Lana del Rey: Chemtrails Over The Country Club album review
In her seventh studio album and most autobiographical work to date, Lana del Rey reflects on a life without fame and sings about escape from Los Angeles as she takes us on a journey through the heart of America.
The album begins with the track "White Dress" in which Del Rey reflects on her days working as a waitress, trying to make it in the music business. A contrast from her usual deep, sultry tone, this song uses raspy soprano vocals that the singer can just about reach – an ode to her older music, under her real name, Lizzy Grant before the Lana del Rey persona. This choice is all the more personal considering that Lana had previously stated that she adopted a lower tone to be taken more seriously, something she alludes to in the song when she sings about feeling ‘seen’ and ‘like a God’.
The title track “Chemtrails Over The Country Club” continues to follow her staple of vintage American glamour and evokes Slim Aarons like imagery of wealthy ladies at the country club. However, in tune with the rest of the album, the song also has themes of escapism and freedom with lyrics such as “I’m still so strange and wild.”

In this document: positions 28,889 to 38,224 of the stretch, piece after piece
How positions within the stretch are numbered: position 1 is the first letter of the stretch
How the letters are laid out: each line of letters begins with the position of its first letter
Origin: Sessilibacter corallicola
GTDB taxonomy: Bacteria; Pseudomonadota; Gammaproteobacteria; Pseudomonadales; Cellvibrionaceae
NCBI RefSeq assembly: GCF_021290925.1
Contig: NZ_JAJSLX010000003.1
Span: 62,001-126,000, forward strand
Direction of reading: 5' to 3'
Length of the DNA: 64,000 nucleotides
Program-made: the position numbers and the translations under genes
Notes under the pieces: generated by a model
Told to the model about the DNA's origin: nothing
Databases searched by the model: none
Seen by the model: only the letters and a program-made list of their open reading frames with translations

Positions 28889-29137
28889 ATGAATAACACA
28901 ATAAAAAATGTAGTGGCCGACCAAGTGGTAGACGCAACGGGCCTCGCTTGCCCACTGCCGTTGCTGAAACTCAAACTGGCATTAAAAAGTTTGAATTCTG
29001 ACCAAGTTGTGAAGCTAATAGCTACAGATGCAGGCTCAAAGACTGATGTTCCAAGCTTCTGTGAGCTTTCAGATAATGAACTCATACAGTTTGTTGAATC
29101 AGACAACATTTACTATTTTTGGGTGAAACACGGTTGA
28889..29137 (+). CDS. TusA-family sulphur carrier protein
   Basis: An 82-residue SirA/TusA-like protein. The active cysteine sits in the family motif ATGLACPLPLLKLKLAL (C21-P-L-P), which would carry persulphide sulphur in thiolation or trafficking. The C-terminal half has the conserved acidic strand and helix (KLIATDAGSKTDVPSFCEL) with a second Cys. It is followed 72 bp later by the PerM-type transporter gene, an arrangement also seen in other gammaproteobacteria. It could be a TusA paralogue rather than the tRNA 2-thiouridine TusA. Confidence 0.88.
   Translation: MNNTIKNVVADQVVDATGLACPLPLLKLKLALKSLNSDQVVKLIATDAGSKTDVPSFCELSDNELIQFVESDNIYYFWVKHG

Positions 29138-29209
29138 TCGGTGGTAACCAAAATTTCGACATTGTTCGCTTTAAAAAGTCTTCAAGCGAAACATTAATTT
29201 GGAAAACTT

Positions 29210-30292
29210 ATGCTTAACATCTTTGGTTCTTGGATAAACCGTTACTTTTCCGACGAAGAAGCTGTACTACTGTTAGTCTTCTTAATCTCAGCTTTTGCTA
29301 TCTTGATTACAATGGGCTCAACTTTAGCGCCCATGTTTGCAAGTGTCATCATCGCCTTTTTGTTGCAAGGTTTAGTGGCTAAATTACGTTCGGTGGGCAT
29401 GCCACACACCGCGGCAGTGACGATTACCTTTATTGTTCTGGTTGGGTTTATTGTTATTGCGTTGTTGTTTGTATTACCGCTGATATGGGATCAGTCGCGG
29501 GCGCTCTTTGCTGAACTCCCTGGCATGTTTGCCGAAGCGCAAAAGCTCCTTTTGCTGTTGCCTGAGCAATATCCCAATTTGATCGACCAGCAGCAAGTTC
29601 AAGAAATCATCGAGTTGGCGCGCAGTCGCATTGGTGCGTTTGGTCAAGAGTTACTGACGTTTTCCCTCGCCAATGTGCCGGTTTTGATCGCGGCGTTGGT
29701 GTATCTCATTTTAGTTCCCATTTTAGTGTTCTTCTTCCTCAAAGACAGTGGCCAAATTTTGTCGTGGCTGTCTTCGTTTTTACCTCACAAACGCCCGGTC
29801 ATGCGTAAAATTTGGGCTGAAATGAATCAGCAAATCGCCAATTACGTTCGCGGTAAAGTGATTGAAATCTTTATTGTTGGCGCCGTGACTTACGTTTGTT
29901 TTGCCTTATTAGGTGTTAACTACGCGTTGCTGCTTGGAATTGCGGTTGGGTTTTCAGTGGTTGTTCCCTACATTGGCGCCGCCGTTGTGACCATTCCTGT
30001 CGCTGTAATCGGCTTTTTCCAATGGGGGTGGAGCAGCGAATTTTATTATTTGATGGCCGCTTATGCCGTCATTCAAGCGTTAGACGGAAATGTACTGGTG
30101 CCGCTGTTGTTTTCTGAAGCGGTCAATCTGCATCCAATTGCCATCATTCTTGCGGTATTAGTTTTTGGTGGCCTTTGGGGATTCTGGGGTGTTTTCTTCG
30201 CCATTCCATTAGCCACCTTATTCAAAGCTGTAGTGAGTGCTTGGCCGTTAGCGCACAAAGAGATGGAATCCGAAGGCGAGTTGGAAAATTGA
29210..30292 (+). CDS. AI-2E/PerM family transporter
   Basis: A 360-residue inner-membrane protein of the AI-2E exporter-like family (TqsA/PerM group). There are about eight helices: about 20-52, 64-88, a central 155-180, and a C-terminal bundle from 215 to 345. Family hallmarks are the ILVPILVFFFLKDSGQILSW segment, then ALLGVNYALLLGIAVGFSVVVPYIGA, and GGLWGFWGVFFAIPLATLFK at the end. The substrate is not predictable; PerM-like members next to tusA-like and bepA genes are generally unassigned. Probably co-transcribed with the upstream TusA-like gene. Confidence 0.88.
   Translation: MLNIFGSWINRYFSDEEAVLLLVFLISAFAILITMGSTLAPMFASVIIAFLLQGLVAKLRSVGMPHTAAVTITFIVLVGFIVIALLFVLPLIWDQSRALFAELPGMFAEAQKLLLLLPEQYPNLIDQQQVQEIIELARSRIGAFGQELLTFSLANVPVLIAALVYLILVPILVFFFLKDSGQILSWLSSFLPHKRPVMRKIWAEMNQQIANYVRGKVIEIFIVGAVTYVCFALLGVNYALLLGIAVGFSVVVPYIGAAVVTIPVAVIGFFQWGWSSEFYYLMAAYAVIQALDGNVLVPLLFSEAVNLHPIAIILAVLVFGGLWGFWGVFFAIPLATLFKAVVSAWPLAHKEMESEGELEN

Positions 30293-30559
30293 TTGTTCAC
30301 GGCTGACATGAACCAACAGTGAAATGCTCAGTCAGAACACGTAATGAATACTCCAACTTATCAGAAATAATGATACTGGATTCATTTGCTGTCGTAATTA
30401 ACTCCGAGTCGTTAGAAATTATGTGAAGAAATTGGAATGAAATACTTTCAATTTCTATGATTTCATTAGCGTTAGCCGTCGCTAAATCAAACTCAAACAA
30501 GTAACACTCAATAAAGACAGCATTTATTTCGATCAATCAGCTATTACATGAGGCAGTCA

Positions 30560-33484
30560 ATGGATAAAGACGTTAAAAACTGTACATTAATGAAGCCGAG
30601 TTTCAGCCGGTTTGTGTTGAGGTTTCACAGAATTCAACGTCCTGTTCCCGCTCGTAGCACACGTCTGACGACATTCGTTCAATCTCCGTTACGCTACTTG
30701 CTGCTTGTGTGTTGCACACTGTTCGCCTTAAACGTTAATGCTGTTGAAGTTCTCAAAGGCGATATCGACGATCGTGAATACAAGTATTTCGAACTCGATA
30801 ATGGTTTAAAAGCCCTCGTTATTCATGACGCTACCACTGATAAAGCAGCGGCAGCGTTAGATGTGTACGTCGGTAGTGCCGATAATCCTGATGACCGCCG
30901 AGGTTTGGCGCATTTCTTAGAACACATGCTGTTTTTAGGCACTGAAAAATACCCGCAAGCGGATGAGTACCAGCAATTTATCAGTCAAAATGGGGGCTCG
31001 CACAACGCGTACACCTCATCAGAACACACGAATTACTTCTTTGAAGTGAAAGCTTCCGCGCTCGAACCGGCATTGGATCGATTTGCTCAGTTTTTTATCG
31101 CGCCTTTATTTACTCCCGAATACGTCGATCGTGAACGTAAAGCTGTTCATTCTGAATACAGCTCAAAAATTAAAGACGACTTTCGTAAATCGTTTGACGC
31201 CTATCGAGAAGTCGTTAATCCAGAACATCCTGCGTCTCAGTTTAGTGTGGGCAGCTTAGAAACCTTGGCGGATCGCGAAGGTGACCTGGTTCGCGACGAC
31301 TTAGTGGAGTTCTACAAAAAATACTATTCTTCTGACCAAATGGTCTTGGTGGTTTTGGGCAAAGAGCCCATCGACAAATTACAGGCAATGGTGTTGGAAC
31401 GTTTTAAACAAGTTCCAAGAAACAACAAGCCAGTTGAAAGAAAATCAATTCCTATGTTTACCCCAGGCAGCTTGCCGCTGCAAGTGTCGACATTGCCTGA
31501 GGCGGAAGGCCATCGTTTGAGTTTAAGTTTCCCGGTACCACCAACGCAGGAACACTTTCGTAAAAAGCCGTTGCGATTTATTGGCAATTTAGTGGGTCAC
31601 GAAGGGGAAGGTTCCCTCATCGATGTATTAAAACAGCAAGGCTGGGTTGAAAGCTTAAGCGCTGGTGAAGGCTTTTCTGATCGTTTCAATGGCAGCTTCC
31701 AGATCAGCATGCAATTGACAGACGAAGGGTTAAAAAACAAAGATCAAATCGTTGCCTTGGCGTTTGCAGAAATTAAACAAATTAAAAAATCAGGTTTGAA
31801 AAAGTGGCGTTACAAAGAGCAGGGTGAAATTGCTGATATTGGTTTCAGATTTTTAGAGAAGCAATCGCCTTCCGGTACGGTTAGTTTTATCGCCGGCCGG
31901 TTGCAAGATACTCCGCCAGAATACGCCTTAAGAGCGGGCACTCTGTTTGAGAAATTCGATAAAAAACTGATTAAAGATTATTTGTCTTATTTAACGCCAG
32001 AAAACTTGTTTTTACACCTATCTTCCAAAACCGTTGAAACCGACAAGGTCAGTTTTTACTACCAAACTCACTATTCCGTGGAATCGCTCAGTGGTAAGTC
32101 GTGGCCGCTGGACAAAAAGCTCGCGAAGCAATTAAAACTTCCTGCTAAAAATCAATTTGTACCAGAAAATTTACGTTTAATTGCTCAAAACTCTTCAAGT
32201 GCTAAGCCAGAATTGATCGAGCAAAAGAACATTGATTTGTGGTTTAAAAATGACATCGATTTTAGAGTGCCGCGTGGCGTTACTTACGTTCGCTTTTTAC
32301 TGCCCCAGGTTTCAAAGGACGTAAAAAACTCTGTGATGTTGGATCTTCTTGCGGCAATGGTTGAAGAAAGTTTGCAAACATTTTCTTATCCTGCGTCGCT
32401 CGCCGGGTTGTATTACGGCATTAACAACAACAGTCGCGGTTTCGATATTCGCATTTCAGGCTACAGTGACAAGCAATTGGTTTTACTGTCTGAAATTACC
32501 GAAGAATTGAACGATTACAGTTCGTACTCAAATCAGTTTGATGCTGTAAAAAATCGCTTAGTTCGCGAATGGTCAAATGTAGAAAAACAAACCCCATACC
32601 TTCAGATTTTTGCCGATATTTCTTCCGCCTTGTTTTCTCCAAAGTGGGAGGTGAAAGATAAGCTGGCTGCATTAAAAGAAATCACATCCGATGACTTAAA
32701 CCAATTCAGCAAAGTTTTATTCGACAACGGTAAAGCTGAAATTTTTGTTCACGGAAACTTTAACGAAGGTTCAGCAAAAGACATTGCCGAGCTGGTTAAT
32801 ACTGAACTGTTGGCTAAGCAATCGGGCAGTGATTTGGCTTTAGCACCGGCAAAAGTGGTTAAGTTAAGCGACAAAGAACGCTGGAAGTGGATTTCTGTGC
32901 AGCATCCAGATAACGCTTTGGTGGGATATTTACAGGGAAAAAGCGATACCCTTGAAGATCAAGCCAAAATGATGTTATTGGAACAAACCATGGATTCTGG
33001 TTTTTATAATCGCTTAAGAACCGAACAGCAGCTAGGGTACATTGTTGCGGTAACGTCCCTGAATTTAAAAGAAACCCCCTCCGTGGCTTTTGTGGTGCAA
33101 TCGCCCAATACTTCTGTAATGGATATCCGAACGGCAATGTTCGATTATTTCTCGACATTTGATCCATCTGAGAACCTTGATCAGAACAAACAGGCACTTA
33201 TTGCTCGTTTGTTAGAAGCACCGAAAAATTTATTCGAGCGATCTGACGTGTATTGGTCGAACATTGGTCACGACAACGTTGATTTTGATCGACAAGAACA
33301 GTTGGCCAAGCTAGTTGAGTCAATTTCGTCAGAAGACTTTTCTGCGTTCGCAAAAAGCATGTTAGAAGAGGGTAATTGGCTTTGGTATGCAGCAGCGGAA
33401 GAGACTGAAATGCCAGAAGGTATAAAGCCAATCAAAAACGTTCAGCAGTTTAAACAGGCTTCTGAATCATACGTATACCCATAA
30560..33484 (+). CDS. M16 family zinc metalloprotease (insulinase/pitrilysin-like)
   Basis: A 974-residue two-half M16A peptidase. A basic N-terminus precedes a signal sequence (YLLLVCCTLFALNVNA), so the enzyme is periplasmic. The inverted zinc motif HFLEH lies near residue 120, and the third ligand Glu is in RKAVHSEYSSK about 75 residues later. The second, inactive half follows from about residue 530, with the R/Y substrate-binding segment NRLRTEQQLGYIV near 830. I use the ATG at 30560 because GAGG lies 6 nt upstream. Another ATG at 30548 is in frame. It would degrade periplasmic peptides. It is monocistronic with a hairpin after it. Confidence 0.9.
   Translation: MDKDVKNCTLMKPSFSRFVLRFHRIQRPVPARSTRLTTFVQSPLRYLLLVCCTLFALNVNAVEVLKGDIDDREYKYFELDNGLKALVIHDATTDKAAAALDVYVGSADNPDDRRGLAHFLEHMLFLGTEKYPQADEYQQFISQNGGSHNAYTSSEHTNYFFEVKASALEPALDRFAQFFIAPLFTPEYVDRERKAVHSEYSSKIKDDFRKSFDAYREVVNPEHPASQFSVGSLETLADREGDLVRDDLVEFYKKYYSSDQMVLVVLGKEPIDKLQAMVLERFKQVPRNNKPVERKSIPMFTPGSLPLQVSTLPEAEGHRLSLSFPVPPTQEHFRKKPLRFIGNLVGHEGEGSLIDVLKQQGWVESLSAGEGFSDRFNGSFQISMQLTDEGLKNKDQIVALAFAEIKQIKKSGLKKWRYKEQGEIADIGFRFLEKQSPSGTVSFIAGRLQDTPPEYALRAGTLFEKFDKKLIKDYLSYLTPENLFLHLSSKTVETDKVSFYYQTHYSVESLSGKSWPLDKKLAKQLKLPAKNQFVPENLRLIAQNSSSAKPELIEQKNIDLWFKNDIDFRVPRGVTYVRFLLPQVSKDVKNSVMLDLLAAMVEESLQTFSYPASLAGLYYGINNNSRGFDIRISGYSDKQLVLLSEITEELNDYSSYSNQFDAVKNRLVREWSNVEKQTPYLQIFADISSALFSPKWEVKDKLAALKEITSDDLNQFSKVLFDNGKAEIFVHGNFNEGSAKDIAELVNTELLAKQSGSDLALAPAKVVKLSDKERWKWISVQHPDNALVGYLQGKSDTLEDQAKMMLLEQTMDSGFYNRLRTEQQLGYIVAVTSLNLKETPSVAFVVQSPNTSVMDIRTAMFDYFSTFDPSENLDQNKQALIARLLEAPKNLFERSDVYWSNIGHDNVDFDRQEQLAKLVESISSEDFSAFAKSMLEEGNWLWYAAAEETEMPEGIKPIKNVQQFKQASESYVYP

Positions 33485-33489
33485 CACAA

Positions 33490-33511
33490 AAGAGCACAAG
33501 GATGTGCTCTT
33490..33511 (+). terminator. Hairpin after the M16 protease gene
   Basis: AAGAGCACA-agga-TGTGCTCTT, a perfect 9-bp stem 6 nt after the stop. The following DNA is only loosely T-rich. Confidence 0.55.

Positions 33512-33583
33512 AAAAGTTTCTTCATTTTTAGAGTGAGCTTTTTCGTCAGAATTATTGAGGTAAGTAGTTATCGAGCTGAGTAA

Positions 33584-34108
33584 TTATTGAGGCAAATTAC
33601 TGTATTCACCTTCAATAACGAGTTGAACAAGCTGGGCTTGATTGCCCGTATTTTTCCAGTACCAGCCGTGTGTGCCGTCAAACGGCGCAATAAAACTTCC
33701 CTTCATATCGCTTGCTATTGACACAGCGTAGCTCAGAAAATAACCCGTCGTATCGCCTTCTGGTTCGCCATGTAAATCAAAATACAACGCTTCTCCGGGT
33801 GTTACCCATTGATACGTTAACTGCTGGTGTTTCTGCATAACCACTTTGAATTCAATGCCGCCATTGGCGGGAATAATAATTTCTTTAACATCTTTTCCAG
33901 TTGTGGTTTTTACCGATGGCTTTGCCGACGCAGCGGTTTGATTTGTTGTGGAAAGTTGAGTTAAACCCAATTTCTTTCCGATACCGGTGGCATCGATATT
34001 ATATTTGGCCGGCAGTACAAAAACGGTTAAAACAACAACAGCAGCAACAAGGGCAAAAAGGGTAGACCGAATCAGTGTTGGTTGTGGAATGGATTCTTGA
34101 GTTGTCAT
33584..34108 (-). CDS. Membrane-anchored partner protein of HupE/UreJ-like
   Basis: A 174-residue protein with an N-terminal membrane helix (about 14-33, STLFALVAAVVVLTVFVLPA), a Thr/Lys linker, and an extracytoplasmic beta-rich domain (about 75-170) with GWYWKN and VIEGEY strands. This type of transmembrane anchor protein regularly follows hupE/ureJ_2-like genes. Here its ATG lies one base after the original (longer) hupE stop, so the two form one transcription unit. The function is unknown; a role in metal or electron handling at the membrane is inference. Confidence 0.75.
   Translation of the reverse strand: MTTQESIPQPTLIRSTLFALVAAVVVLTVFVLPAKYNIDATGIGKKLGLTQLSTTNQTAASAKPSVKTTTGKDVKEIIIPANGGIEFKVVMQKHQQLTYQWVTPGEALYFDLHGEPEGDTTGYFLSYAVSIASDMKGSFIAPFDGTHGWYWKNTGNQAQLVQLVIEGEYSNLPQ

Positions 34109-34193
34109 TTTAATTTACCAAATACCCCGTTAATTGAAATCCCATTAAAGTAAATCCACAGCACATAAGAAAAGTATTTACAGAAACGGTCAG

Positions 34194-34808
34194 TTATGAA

Both "Let Me Love You Like A Woman" and “Wild At Heart” talk about leaving LA and starting fresh. Interestingly, the instrumentals on the chorus of "Wild At Heart" were the same ones that were used in the song "How To Disappear" off her album Norman F*****g Rockwell, which contains similar themes of escape and reminiscing of one’s youth.
Perhaps one of the most memorable moments of the album is the bridge of “Dance Til We Die”. Switching from a gently sung ballad, the bridge suddenly erupts into seventies rock, projecting the image of remembering ‘the good old days’ and the carefreeness of youth. The album concludes with a melancholic cover of "For Free" by Joni Mitchell, sang with Zella Day and Weyes Blood, a song that honours artists who play for nothing but the joy of playing, against the backdrop of celebrity culture and fame. This excellent choice of closing track ties together the sentiments of freedom and nostalgia presented in the album and comes full circle from the first track, ‘White Dress’ in which Del Rey is one of these artists playing for free.
Overall, Chemtrails Over The Country Club is perhaps Lana del Rey’s most subdued and introspective album so far. While the lyricism in some tracks doesn’t quite match up to some her previous work, there is a certain vulnerability and fragility in tracks such as ‘White Dress’ and "Not All Who Wander Are Lost", with the high pitched, innocent sounding vocals. However, it is just as culturally relevant as its predecessor "Norman f*****g Rockwell", featuring lyrics about the death of Princess Diana and wildfires in California in ‘Wild at heart’:
I left Calabasas, escaped all the ashes, ran into the dark
And it made me wild at heart
The cameras have flashes, they cause the car crashes
But I’m not a star
The album is a meditation on the world coming to a standstill and reflecting the price of fame. In this 45 minutes and 11 seconds, Lana del Rey takes us on an American road trip down memory lane as she seeks answers both in her past and the open road ahead.